Denver, CO

With attendance at Coors Field limited due to COVID, Rockies fans still show out

Steven Bonifazi

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By Steven Bonifazi

(DENVER, Colo.) Coors Field has experienced a drop in attendance over the last few years, mainly due to COVID-19 restrictions regarding capacity, however, fans are still showing out.

According to ESPN, attendance has steadily declined in recent years, from an average of 37,233 in attendance in 2018 to 15,509 average attendance this year. However, capacity limits have also diminished due to COVID-19 restrictions, from 50,398 in 2018 to 21,363 as of opening day, April 1.

CPR reports that Coors Fields' 21,363 capacity limit was the second-largest allowed attendance in Major League Baseball, allowing up to 42.6% capacity at any given game. The attendance variance was approved by the Colorado Department of Public Health and Environment.

Fans continue to show out despite being in a pandemic and having to endure sitting outside in temperatures below freezing, and while fan culture is still intact and strong, many are dissatisfied with upper management and ownership.

The fact that the Rockies are not as high-performing as they were two years ago definitely plays a part in impacting the attendance rates, with many fans feeling negative about their team. With the majority of The Rockies fanbase steaming with anger over the trade of third baseman Nolan Arenado to the St. Louis Cardinals, they are now directing their anger at the owner, Charlie Monfort, and general manager Jeff Bridich, demanding their resignations.

Since 1992, Monfort has been a Rockies managing general partner. Bridich began his role as general manager in 2014.

"My impression of Rockies baseball is they don't care about winning, they are only concerned about butts in seats," wrote Reid Baker, a Colorado Springs resident and member of SELL the Rockies!, a Facebook group that believes Rockies fans have been treated poorly as a result of the current ownership. "Coors Field is the experience, it's a big party with baseball on in the background. Bridich is a cancer of a GM. I've said the Rockies are a developmental team for the rest of the league. When they get good, i.e. too expensive, we trade them for more prospects we can develop and the cycle continues. Not a winning formula."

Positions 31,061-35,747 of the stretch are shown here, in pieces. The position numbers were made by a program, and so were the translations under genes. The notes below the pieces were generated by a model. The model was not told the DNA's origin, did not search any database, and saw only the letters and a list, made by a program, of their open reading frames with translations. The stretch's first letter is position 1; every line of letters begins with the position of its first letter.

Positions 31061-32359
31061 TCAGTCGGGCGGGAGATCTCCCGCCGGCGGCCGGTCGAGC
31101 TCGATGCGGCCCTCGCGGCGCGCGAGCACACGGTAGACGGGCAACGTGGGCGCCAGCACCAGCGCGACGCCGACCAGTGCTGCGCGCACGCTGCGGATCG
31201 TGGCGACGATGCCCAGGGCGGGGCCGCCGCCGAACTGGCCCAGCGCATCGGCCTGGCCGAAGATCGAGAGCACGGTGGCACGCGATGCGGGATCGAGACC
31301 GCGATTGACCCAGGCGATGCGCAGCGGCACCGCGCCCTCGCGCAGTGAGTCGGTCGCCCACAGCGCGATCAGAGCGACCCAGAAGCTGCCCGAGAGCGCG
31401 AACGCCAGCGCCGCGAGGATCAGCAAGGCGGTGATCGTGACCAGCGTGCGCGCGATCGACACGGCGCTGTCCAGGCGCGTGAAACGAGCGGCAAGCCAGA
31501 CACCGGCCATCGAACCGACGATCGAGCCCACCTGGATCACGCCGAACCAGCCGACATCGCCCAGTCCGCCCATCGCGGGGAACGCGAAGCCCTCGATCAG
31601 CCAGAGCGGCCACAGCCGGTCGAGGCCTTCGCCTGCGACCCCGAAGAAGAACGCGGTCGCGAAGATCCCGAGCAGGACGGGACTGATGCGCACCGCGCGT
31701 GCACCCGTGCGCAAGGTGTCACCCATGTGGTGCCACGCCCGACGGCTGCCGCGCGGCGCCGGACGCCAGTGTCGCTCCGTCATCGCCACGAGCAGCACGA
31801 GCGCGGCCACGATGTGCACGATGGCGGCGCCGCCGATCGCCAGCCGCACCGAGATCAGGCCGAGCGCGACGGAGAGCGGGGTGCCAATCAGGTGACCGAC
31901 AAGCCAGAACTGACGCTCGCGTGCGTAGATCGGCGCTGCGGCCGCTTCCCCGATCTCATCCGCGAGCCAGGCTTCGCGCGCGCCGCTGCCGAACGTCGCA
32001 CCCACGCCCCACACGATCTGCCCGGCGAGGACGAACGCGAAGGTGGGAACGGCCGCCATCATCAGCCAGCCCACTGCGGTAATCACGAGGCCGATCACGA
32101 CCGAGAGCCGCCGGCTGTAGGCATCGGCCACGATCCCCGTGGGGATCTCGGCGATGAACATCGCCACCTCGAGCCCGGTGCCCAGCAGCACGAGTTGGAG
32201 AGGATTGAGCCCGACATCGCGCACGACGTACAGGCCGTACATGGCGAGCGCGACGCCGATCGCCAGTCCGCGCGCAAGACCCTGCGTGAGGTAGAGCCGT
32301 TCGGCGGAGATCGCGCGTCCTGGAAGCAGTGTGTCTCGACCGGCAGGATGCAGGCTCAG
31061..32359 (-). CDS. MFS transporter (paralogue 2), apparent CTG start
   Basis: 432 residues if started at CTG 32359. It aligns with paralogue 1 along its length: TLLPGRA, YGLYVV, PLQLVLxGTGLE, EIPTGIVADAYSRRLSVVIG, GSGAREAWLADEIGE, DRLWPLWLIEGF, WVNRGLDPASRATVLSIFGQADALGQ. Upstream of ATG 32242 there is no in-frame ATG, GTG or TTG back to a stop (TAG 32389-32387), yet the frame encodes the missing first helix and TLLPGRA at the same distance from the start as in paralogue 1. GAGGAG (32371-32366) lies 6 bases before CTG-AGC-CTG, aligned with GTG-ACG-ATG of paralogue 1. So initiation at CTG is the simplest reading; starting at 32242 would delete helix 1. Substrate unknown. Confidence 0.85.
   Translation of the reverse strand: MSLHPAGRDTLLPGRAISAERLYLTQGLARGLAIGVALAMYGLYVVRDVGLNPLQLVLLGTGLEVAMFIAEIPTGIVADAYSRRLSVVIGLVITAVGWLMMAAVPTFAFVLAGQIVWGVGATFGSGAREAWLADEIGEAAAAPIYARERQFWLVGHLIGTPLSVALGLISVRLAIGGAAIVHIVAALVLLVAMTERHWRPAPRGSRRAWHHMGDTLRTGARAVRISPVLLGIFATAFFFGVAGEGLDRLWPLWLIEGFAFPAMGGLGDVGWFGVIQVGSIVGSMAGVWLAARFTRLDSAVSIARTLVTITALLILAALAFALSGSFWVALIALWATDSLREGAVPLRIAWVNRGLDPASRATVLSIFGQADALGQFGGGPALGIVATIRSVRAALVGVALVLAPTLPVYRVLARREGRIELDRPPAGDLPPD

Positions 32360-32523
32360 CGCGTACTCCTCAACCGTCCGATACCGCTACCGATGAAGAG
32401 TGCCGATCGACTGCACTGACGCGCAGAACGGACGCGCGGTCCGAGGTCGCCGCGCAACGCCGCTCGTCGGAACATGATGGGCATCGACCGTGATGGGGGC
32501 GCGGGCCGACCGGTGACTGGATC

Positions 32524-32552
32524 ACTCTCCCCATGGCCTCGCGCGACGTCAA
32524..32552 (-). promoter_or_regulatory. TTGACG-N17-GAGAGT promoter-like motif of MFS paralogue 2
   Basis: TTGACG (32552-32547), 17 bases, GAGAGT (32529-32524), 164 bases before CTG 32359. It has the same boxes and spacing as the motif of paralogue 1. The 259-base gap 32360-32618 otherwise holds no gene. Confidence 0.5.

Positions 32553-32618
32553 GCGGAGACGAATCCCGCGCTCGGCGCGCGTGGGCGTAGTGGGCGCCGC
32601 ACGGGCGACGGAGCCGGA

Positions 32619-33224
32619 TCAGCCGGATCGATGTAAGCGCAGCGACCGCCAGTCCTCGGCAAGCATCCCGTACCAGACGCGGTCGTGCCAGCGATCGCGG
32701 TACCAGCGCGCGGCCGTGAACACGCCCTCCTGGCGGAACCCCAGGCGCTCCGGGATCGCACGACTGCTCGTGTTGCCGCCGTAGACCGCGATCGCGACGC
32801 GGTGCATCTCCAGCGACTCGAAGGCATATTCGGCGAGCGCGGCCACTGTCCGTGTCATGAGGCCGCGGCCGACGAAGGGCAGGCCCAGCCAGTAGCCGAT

"The Monforts need to sell the team to someone that cares! This group is for anyone that feels the same way," the group's Facebook page reads. Another Facebook page titled Fire Jeff Bridich refers to itself as a social movement that intends to launch a "statewide campaign to #FireJeffBridich for complete lack of competence."

Kyle Hesseltine, general manager of Sports Column, a sports bar located right next to Coors Field, believes that cold weather, concerns and weariness regarding COVID-19 and a discouraged fan base could all be contributing to the drop in attendance. He has worked at Sports Column for 25 years, listening to what fans have had to say about their Rockies.

"It's always kind of disheartening when they trade away their best players and don't get much in return, at least that's what I hear from regulars that come in," he said. "It's more just a matter that they want to have a winning team and it can't be one that wins every seven years."

The drop in attendance has yet to put a strain on local businesses, as business has been lower than previous years with COVID-19 restrictions, despite the majority of Denver restaurants recently being allowed to operate at 100% capacity after Denver's move to Level Blue on COVID-19 Dial restrictions.

The Denver Post reports that Colorado as a whole experienced a greater economic fallout from the COVID-19 pandemic than other states, with a total of 269,200 people unemployed by the end of 2020, ranking as the fourth-highest unemployment rate nationwide. Out of that, 24,300 jobs were lost at restaurants and bars statewide, according to Ryan Gedney, senior state labor economist.

Other local businesses such as Jackson's LoDo, another sports bar closely situated to Coors Field, have seen people showing up in droves, nearly filling up their building every day, regardless of if a home game is being held or not.

“Cold weather affects it, today we're in the 30s and it is looking like it is going to snow, but our building is almost full," said Ben Elek, general manager at Jackson's LoDo, on Wednesday. "Rockies fans are Rockies fans, they might be disappointed in some of the choices they make as a franchise, but even if they're losing, it's a great time."

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